A lot has changed since 1979. Our country has had seven presidents, an entirely new Supreme Court and just six faces in Congress have stayed the same.
Locally, many local businesses have come and gone. The JC Penney department store that was once in North Hollywood is also gone.
But a piece of history from that JC Penney store still remains.
In the late 1970s, a group of college students who worked together there decided to put together a team to play in an adult recreation softball league. They called themselves the “Cubs.”
It is now 2019 and the Cubs, led by player-coach Tom Gowanlock, are still going strong.
Thursday night the City of Burbank Parks and Recreation Department along with the Burbank Athletic Federation honored the Cubs for their 40 consecutive years of participation in the city’s Men’s Slow Pitch Softball League by presenting them with a plaque.
A ceremonial first pitch was also thrown at Olive Park to commemorate the event.
“We’re excited to have had a team for 40 years. It is just amazing,” Burbank Athletic Federation Vice Chairman Larry Nelson told the team and fans.
Jim Clemmensen, one of the originals, recalled how it all got started.
“We were good friends and we probably started in 1977 or 1978 in a league in North Hollywood. That’s what we got excited about,” said Clemmensen, who was once a St. Francis Xavier School student and is now a retired school administrator. “We had people from the stock room, from the floor, from suits and jewelry. When that ended we decided to come over to Burbank. We actually started with fast pitch and played at Valley and Pacific Park and found out that slow pitch was a lot more fun. The neat thing about the whole thing is that we’re friends. We didn’t replace anybody who wasn’t doing well. We didn’t recruit anybody in. In fact one of our guys once famously said ‘What do you have to do, die to get off this team.’ ”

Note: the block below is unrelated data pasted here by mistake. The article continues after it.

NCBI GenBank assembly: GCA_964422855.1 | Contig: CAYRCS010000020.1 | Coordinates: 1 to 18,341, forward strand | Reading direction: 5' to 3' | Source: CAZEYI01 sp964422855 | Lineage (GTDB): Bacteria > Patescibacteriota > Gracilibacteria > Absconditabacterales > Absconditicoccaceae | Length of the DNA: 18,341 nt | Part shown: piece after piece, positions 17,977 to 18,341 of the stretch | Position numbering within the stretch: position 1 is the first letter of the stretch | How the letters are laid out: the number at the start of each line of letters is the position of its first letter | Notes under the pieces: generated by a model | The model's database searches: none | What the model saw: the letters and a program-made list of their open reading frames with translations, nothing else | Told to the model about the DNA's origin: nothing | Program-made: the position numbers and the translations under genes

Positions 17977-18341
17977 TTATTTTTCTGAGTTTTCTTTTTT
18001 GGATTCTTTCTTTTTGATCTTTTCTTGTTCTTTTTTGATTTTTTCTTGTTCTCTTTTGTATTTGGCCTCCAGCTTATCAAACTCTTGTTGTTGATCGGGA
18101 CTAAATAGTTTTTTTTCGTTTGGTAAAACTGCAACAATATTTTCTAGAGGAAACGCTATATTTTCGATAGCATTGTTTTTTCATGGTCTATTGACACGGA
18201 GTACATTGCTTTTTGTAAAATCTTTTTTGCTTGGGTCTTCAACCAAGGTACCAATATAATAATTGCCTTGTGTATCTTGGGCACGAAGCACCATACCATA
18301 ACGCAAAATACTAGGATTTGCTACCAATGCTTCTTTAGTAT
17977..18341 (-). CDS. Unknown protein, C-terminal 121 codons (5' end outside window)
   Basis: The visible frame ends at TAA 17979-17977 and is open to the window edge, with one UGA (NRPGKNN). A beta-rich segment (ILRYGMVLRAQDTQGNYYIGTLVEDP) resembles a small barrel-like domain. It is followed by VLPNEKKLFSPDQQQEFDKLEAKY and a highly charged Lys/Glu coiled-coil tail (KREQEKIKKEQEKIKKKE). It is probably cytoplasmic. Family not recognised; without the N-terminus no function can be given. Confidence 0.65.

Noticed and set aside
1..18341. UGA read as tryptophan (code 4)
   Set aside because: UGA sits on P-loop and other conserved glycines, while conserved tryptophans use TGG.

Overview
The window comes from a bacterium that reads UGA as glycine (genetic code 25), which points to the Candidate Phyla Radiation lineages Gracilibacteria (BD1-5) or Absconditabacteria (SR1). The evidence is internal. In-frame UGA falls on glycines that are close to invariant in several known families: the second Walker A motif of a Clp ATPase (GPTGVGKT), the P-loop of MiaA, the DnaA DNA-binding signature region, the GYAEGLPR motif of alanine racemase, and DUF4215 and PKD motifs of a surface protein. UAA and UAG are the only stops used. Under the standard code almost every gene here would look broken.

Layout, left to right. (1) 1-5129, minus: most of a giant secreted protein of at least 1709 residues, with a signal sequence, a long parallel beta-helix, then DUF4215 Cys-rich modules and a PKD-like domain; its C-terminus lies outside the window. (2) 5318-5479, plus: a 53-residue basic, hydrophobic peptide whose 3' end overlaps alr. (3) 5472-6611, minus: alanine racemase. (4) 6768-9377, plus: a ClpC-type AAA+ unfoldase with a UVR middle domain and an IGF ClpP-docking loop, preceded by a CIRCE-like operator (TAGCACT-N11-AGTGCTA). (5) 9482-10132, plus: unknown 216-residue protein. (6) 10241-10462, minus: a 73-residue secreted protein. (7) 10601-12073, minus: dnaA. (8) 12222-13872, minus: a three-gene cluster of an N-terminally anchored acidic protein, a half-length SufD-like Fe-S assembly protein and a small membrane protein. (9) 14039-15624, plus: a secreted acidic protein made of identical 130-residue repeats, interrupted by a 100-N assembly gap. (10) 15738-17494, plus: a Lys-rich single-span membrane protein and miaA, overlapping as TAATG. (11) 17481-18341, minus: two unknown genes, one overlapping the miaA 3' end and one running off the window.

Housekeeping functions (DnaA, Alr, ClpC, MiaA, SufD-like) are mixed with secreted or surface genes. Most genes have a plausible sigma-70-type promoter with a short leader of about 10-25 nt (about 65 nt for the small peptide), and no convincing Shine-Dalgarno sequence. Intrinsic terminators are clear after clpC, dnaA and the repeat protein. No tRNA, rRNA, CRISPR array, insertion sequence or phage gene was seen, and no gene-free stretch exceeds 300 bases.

Guy Falzone, who had recently moved to Los Angeles from Chicago, naturally played a key role in giving the team its name.
“I got a job at JC Penney and that’s where I met Tom and Jim Clemmensen. They both worked there. After a few beers a few nights here and there we decided we were going to put together a softball team,” Falzone said. “We started out playing fast pitch and then after maybe two years, we went into the slow pitch. We played summer, we played winter. I played out here for 23 years and I moved on. Tom is the longest one. We’re all good friends and have done a lot of things together. As we got older the younger kids started coming on. Now that’s what we’ve got out there — the younger guys.”
Falzone said although it is just recreational softball, the Cubs took the game seriously.
“Every Saturday we’d have practice. We did it when we first started out for about five years in a row. There would be about six of us out here hitting balls. Then I had kids and I’d bring them out. Another guy had kids and he’d bring them out. They would chase the balls around for us,” Falzone said. “We were the only team out there practicing. I never saw any other teams practicing. We would get here before everyone else or otherwise, we’d go to one of the schools and hop the fence. We would practice and have some lunch.”
Falzone said after games they would even sometimes have a beer, back when it wasn’t illegal to have liquor at a park.
When that changed he said they would frequently go over to Tom Gowanlock’s home after games, where they would frequently have a drink and order pizzas.
“We called it the Cub house,” Falzone said.
Unlike with some sports where there is an offseason, Tom Gowanlock, a graduate of Bellarmine-Jefferson High, said the Cubs don’t miss much time away from the diamond.
“Because we make the playoffs a lot, we almost play 11 months,” he said. “We played into December and the new season started in January.”
Dan Gowanlock, Tom’s younger brother, joined the Cubs after being a baseball player at Burbank High.
“I’ve had a tremendous time. I’ve played with my brothers. My son has played. We had a nucleus in the 80s and around the 2000s we had guys drop off because they were getting older. Then we had some youngsters come on, sons of Cubs as well,” Dan Gowanlock said. “They brought their friends in so we kind of kept the team going. It is amazing that it has hung on. There were times when we would think that people are getting hurt and getting older and families and Tom has been the glue that has kept the team together.”
There is no telling how long the Cubs will continue to be a part of adult softball in the community, but they have certainly cemented their presence in history forever.